by Monique Slipher
In late 1906 the membership of First Congregational Church in Pullman managed to scrape together funds to call Reverend Sullivan S. Healey from Helena, Montana. He and his family arrived in November. Healey turned out to have a short but rather dramatic impact on his new hometown and church….
The Healeys arrived that fall to find the church building serving double duty as a schoolhouse during the week, for Pullman’s one grade school (where Gladish Community Center now stands) was sorely overcrowded. Perhaps some schoolchildren resented that, as an October issue of the Pullman Herald reported that “A number of lads cut the wire netting over one of the windows of the Congregational Church a few nights ago, and took away two dozen of the glasses used in the communion services. The glasses have all been recovered (except) one or two. How the boys will be dealt with has not yet been decided.” Meanwhile, the ladies of the church’s Golden Rule Society stayed busy perpetually fundraising, with their monthly Friday evening public chicken supper in the church parlors, and doing some “plain sewing, at reasonable rates, every Wednesday for any who desire their services.” Their efforts were occasionally recognized, as in October when they “were entertained at the country home of Deacon and Mrs. Campbell. About eighteen drove out from town and enjoyed the hospitality of this estimable couple—the profusion of flowers and fruit and the bountiful supper adding the finish to a most delightful afternoon.”
Rev. Healey, new pastor in town, was chosen to preach for the annual union Thanksgiving service, held that year in the Methodist church. He apparently soon found a connection with the Methodists’ Reverend Martin—a driving passion for temperance. The following summer of 1907, the two launched a campaign to rid the town of its numerous saloons, which was eagerly supported by the Women’s Christian Temperence Union. In October the town’s Ministerial Association resolved unanimously that “the liquor traffic and the legalized saloon is evil and only evil”, and a series of evening tent meetings were held over several weeks in hopes of converting the townfolk to the cause. The result was a contentious city election and a community divided for years. Not until the disastrous spring flood of 1910 did the population begin to reunite through the efforts to rebuild the town. (See the March 2010 issue of this column for more on that event.)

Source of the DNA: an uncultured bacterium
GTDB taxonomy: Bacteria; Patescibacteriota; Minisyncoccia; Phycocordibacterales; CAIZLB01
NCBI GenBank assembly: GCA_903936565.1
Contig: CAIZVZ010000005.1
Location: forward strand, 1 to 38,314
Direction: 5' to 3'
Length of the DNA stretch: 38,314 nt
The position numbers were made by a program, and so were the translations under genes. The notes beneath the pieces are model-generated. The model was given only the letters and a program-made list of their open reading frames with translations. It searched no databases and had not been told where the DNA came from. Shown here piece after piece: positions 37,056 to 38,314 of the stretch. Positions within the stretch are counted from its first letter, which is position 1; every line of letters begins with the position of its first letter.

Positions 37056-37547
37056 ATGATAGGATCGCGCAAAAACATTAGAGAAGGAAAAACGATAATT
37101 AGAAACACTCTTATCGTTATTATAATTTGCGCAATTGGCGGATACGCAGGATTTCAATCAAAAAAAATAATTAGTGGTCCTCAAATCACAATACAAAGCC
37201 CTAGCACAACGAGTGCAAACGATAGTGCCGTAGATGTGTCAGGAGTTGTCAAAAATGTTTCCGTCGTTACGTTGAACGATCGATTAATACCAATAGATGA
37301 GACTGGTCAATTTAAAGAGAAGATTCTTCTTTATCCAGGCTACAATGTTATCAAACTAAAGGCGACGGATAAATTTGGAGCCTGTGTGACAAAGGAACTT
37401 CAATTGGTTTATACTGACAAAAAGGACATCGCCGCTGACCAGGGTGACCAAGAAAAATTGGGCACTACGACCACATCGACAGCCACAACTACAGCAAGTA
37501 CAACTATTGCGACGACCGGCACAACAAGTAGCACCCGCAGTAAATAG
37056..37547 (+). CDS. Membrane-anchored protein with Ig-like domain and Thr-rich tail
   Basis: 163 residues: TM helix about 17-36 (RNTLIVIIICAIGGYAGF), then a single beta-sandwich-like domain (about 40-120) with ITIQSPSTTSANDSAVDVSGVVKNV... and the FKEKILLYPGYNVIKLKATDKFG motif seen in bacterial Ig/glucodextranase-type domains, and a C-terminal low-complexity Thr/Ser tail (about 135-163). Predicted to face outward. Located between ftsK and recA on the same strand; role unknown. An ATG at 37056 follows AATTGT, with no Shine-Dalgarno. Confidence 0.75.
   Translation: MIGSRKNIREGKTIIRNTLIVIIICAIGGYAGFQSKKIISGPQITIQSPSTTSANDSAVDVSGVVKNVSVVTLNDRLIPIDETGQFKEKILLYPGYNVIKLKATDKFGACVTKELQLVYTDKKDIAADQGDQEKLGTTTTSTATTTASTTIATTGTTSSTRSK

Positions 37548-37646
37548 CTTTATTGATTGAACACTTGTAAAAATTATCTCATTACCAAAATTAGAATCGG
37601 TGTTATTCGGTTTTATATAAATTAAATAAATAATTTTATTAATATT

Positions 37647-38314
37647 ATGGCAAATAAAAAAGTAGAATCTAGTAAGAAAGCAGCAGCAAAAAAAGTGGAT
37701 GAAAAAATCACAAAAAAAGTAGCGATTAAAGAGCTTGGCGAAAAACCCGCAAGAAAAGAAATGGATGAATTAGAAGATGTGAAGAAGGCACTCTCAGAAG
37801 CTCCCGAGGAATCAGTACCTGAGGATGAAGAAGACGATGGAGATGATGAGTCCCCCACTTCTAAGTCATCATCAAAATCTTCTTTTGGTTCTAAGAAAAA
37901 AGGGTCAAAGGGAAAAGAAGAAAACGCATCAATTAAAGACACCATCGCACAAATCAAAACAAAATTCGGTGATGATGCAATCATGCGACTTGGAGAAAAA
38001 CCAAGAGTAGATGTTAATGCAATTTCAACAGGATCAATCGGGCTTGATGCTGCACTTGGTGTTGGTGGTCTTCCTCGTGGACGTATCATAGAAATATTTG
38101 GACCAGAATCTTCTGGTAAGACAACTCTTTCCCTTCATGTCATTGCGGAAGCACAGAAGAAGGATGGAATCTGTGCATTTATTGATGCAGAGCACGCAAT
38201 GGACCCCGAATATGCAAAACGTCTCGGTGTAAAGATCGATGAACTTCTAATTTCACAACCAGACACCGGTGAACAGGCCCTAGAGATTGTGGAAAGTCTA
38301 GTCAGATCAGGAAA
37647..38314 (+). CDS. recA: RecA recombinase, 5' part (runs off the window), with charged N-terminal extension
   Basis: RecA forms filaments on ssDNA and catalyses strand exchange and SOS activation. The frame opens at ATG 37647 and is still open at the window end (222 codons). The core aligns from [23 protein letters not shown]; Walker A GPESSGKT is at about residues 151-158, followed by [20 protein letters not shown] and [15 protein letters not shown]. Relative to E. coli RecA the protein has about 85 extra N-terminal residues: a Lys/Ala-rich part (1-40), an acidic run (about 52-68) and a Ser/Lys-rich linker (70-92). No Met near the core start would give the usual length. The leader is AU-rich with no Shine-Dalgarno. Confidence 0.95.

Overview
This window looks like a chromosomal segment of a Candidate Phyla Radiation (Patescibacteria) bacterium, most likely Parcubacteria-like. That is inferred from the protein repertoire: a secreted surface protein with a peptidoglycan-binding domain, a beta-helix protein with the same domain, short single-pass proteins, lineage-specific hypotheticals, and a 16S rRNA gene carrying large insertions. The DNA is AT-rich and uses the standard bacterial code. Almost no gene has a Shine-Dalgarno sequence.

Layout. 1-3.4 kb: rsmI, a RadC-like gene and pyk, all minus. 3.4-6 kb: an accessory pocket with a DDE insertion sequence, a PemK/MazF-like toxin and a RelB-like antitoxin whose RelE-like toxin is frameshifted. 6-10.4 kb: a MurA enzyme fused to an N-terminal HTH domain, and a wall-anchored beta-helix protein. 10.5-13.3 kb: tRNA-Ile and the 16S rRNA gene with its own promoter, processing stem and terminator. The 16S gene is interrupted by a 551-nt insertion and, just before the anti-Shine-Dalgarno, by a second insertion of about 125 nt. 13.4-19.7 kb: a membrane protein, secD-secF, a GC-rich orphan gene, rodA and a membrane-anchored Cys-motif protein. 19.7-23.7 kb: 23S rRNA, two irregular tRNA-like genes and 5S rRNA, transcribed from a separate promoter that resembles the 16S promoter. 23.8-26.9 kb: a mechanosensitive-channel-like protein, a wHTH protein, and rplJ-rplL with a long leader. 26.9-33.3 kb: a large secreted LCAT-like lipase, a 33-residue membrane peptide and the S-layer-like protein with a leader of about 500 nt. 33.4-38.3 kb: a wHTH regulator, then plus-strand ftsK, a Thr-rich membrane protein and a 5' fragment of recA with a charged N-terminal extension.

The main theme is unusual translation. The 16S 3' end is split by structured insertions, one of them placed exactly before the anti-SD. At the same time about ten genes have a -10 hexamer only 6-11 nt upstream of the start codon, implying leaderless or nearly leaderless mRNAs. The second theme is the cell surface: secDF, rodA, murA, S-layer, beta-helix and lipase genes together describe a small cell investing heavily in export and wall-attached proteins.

Decades ago, our long-time church historian Otho West described Healey’s legacy: “Rev. Healey resembled Teddy Roosevelt in looks…. Roosevelt’s motto, ‘Speak softly, but carry a big stick.” The Rev. Healey’s “Big stick speak softly” got the full treatment. The mid-summer of 1907 saw a campaign started to rid Pullmanof its four saloons lock, stock and bars. He and Rev. Marvin of the Methodist church were the male Carry Nations for sure. (Carrie Nation was a famous radical temperance activist of that time, known for carrying a hatchet with which she smashed bars.) A huge tent was set up on the lot now occupied by the Empire store (now the location of U.S. Bank). The devil and demon rum were put on trial. One time the Sunday School children marched down Main Street singing ‘Onward Christian Soldiers’, led by Fern Healey (Rev. Healey’s grown daughter). The nightly tent meetings were something to attend. Septermber election witnessed a ‘dry’ victory. Pullman, the only booze Sahara inWhitmanCounty. The farm hands lost their social center and bright lights, if one may call a 30-watt carbon electric light brilliant. …Pullman, as well as the Congregational Church, was left spiritually and politically divided…. Bootleggers provided the ‘spirits’.”
More from Otho on the end of Healey’s short tenure in Pullman: “(His) efforts to get God to man and man to God, as well as promoting a boy’s club were not too successful. The final outcome—Sullivan was brought before the ecclesiastical firing squad…. His farewell sermon was preached March 2, 1908. On that Sunday the sanctuary was filled to capacity, mainly with non-members, because a wild rumor got started somewhere that Sullivan was going to tell the Trustees just what he thought about Trustees. The audience was disappointed. This time he spoke softly on brotherly love, and he left the big stick to be burned with the trash of yesterday. Rev. Healey accepted a call to the East Congregational Church of Tacoma. Supply ministers kept the organization from falling apart… 1908 witnessed the end of the Congregational Church pioneer era (in Pullman) and the start of a new one.”
Those supply ministers came and went for nearly a year, “at $10 per Sunday, with board and bed at the Alton Hotel, a flea bag affair, thrown in”. After much searching, the “pulpit committee” found a gem in Charles Harvey Harrison, who arrived in 1909.
Several of these columns from the 2010 newsletters describe Harrison’s long, productive leadership of the growing church in a growing community. His successor, Charles Norman Curtis, was covered in the Nov. 2010 column, so next month we’ll return to the post-war era of the1920’s and Clay Palmer as pastor…